By Lisa Rothfield-Kirschner
Our names are Olivia and Jack, and we’d love to share some cyber safety tips with you and your family to help keep you safe online.
Last year, we got our first device, a tablet from our grandparents, for our birthday! We were so excited and couldn’t wait to use it. So one night, when our parents were asleep, we snuck into the kitchen to take the tablet. We downloaded a game onto it, and after we started playing it, another player wanted to play a game against us, and we thought we should – but we shouldn’t have!
The other player turned out to be a cyberbully, and it was scary. He called us mean names, and we didn’t know what to do. So, we spoke to our parents, who made us feel better and taught us how to be safe online.
Thanks to mum and dad, we became cyber smart. Here are our cyber safety tips for you to become cyber smart too:
- Ask your parents and teachers to teach you how to stay safe online
- Use your devices with a trusted adult’s permission, and it is better if you are being supervised.
- Keep and use your device in a shared area like the kitchen bench.
- Sometimes parents use parental controls and filters, and these help keep you safe from bad people and cyberbullies.
- Make sure you spend time away from your devices, get outside and run around.
- Never give your personal information (like full name or where you live) to anyone online and only chat with people you know, like grandparents.
- It’s best not to share photos online.
- Never respond to any emails, app messages, or text messages sent by people you don’t know.
- If you receive a nasty message, you should tell your parents, save, screenshot or print out the message and never forward them to other kids.
- Always tell a parent or teacher immediately if you are unsure about something that happened online.
- Never download a game or app without permission!
- Always be polite and respectful to others online and try to stay calm if something bad happens.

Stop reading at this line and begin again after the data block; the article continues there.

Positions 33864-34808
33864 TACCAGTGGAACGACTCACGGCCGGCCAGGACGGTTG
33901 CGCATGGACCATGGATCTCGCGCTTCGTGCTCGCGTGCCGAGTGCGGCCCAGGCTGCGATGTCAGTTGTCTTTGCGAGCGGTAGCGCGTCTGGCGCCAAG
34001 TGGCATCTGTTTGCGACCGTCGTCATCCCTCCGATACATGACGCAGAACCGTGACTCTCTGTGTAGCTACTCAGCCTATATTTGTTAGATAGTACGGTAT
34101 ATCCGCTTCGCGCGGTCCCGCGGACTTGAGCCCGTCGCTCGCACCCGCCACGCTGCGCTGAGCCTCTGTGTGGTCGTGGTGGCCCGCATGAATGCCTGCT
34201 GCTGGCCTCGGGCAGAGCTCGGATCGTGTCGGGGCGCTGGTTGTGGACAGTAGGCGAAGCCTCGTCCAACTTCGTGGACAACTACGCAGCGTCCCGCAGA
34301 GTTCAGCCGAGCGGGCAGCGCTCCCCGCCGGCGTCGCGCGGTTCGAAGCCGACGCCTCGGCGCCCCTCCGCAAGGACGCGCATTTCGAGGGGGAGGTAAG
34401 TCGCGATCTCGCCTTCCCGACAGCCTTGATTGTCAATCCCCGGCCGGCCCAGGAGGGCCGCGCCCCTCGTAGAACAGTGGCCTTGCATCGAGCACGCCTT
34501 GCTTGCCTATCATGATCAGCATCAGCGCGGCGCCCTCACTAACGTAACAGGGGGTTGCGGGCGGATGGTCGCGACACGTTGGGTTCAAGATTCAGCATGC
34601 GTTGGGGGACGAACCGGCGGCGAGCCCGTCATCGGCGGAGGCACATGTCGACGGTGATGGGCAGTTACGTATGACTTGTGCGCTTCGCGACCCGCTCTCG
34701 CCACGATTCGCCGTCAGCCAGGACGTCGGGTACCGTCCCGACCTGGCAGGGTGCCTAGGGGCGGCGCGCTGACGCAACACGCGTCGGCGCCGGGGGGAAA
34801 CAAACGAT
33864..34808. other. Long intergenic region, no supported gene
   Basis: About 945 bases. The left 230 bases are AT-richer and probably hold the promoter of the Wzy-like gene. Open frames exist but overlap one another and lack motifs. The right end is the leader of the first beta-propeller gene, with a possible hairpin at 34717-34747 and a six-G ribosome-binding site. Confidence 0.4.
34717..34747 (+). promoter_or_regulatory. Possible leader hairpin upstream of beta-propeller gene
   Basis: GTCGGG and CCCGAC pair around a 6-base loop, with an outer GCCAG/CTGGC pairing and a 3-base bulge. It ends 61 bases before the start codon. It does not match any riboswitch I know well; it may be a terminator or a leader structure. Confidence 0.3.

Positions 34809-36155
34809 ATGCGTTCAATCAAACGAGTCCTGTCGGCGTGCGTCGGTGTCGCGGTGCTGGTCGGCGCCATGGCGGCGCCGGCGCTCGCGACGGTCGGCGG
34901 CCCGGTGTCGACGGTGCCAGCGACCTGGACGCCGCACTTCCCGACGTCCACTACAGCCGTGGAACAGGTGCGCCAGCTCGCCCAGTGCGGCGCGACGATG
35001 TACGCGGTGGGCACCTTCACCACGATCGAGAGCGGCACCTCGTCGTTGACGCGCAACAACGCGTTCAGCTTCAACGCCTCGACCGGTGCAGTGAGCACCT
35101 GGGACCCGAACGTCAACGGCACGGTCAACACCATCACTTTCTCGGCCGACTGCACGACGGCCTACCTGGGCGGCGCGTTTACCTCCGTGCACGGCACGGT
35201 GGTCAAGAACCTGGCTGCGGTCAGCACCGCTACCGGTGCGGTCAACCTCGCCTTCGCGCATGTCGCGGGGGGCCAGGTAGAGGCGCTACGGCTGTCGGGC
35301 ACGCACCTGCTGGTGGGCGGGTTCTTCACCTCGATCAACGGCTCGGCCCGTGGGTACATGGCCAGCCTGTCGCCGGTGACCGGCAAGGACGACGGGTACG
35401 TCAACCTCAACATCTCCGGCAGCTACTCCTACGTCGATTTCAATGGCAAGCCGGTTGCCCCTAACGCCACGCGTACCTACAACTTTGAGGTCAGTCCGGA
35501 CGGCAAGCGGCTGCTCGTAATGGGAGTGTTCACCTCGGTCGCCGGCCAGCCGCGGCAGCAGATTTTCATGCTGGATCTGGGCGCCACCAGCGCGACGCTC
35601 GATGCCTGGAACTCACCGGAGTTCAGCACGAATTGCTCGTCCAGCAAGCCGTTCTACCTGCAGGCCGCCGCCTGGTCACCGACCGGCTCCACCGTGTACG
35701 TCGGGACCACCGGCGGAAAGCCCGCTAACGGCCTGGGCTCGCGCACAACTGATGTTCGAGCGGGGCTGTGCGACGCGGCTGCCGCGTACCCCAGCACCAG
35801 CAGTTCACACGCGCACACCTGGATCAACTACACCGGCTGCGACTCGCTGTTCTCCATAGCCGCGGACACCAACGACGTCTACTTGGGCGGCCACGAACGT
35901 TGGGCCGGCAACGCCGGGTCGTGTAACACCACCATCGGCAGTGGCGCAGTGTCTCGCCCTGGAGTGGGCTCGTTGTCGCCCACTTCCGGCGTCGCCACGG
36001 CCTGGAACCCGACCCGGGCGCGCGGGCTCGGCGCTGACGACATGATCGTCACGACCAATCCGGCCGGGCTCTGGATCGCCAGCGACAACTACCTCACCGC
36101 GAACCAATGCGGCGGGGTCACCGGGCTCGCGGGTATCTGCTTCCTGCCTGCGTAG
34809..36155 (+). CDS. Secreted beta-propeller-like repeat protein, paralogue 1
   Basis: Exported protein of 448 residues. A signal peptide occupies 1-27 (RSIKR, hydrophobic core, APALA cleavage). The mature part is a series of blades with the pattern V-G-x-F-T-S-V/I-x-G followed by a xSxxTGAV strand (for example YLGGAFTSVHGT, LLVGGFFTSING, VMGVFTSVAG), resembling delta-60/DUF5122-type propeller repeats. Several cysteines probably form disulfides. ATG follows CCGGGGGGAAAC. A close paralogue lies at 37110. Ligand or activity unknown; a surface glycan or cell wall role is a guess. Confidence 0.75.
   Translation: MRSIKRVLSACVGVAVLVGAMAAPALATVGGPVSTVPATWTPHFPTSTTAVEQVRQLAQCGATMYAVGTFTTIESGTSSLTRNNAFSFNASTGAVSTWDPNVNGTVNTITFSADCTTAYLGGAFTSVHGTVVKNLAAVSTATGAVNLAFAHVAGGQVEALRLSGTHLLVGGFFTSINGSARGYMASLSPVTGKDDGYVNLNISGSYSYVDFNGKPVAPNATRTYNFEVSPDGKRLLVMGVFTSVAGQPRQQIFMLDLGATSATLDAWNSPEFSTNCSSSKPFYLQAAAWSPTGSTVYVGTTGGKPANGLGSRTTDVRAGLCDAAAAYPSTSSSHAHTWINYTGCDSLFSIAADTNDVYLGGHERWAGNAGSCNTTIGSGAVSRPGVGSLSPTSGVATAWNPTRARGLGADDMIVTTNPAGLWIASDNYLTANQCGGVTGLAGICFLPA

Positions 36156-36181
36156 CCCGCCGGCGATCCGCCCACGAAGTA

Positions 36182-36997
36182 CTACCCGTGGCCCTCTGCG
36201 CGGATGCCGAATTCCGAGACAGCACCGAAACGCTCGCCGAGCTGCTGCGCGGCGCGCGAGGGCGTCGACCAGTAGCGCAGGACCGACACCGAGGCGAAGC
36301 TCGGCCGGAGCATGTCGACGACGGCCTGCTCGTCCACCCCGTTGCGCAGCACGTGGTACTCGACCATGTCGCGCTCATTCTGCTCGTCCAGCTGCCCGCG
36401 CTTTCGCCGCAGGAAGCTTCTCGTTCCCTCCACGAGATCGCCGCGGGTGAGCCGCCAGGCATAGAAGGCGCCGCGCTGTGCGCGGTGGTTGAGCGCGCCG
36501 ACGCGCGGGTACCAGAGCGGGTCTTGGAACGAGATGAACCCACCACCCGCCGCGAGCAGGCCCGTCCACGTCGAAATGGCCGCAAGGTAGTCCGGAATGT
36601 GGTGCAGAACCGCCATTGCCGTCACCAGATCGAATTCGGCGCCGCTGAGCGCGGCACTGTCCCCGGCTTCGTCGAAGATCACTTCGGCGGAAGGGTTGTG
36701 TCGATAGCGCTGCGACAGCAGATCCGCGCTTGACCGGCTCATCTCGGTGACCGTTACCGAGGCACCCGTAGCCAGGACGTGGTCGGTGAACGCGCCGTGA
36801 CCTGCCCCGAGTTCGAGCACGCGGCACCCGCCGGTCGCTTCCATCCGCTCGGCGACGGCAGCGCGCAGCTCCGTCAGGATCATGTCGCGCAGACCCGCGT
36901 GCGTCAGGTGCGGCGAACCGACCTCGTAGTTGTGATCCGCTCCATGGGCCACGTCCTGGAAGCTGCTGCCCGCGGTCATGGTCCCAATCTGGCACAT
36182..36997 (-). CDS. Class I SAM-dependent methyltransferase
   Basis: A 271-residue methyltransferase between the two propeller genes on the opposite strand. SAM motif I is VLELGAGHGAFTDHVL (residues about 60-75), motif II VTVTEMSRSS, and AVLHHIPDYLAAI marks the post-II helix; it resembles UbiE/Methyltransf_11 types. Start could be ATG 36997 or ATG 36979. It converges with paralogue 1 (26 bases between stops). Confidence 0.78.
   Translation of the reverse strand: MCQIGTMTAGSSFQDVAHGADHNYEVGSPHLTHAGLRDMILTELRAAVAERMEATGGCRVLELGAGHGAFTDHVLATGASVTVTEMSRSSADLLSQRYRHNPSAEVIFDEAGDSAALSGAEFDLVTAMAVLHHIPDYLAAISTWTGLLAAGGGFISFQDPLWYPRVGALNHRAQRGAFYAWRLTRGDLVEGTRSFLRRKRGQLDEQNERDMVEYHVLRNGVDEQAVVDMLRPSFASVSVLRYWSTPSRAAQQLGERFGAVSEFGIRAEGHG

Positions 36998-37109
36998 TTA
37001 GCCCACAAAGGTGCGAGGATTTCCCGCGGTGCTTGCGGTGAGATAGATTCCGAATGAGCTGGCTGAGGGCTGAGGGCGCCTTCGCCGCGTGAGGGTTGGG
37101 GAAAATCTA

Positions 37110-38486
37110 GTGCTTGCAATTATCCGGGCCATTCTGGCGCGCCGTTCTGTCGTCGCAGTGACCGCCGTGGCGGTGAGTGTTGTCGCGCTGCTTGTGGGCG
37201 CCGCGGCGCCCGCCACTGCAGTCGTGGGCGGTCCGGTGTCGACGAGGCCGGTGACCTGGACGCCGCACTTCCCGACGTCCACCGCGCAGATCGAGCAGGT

The internet is a wonderful tool to help you learn about the world, but it’s especially important to be safe.
Stay safe online friends,
Olivia & Jack xo
Top Tips for Parents, Educators and Caregivers
Social networking, entertainment and educational activities are the most popular activities online for children and young people, and there can be many positive outcomes of this use. Young people are increasingly exposed to an open and collaborative online culture, which allows them to access information, maintain friendships and relationships with family, and create and share content (Collin, Rahilly, Richardson, & Third, 2011).
Protecting children from cyberbullying can be challenging as it can happen in your home without your knowledge. Unfortunately, many children are reluctant to speak up.
Ninety-seven per cent of households with children under 15 years have access to the internet, with an average number of seven devices per household. (Australian Bureau of Statistics [ABS], 2016).
Look out for the following behaviour which can indicate that your child is being cyberbullied:
- Unwilling to share or talk about online activities and mobile phone or device use.
- Anxiety or anger after using devices
- Avoidance or withdrawal from social activities they once enjoyed
- Reluctance to go to school or hang out with friends
- Difficulty sleeping
- Low self-esteem